Embrace change, take a chance and live big!

 

Happy Holidays!

 

holiday stress

How to Reduce Stress Over Christmas and Holidays

The holiday season…

Cold weather ✓

Snow ✓

2013 coming to an end ✓

Deadlines approaching ✓

More family time ✓

More commitments ✓

Season of giving ✓

…as you know, the list keeps running. Most of our lives encompass some of these things right now. In my practice, I’m finding that there’s an increased level of stress and anxiety in people’s lives. Why does holiday stress happen?

Holiday Season and Stress

Research from the American Heart Association (2004) contends that this time of year there’s an increase in emotional stress about the holidays. Having to interact with family we may, or may not want to associate with, feeling the pressure of having to absorb financial pressures such as purchasing gifts, traveling, and/or entertaining. Also around this time of year, people are more likely to indulge in foods and beverages they may not usually consume. Consequently, if it interrupts normal healthy patterns, feelings of guilt or regret creep in.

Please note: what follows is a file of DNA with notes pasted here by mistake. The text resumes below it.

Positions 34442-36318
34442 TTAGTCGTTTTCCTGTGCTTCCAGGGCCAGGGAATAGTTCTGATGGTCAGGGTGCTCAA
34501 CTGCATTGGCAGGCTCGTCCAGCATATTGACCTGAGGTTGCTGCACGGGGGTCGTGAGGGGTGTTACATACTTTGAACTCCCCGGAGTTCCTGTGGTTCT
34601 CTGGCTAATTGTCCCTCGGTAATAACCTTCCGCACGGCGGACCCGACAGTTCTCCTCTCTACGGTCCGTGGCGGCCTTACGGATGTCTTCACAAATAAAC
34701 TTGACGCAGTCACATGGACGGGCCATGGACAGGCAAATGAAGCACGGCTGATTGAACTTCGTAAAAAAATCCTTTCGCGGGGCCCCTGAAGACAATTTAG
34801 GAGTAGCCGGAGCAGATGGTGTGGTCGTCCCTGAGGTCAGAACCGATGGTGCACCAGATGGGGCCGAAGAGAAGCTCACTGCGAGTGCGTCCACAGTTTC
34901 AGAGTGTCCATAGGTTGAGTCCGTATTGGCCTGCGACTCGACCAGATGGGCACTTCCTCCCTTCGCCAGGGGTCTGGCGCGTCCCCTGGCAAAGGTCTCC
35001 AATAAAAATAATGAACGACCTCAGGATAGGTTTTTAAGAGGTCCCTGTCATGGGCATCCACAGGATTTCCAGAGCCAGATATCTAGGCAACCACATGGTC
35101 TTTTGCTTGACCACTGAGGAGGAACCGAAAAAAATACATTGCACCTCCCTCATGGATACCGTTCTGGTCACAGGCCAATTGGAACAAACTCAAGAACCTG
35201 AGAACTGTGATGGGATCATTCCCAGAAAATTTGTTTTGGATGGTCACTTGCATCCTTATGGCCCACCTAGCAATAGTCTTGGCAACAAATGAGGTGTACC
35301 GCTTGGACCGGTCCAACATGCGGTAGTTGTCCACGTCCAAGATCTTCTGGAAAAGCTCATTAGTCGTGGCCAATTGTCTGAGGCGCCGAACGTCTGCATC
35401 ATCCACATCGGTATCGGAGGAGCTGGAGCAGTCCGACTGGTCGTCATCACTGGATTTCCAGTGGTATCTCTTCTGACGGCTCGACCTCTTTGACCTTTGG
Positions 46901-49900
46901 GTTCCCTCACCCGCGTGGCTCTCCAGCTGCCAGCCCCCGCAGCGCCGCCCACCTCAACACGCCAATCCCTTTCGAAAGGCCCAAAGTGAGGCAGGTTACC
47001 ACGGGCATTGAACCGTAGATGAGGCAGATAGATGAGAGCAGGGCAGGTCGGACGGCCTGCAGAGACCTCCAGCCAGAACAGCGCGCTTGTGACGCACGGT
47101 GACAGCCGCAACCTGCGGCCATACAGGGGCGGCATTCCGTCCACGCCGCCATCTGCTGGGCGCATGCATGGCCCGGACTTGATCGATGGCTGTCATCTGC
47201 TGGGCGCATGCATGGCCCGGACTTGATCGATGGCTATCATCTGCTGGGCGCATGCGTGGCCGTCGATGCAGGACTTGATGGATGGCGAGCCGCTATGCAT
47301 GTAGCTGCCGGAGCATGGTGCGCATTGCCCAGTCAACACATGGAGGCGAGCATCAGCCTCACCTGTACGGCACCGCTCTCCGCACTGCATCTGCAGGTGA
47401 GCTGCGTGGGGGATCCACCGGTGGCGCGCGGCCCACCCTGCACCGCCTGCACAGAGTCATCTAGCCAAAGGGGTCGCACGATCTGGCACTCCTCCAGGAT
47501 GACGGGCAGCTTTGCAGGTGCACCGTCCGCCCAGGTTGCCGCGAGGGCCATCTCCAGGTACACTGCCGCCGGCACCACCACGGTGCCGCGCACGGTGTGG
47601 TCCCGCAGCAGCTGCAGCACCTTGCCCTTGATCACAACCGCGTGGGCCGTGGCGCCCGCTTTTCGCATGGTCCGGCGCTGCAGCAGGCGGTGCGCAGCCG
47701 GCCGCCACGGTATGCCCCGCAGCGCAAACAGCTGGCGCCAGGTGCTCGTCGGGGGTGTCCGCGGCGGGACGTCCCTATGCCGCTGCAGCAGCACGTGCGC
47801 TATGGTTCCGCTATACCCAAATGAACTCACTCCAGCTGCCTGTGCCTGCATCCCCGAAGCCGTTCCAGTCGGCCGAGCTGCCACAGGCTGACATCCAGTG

5 tips for avoiding holiday stress:

  • Pick and choose your holiday activities
  • Ask for help
  • Say no when necessary
  • Everything in moderation
  • Set realistic expectations for the season

Try to relax and lower your expectations from yourself and from your family. You may find yourself enjoying holidays more than you expected.

 

References

Kloner, R. (2004). The “Merry Christmas Coronary” and “Happy New Year Heart Attack” Phenomenon. American Heart Association. Retrieved from: http://circ.ahajournals.org/content/110/25/3744.short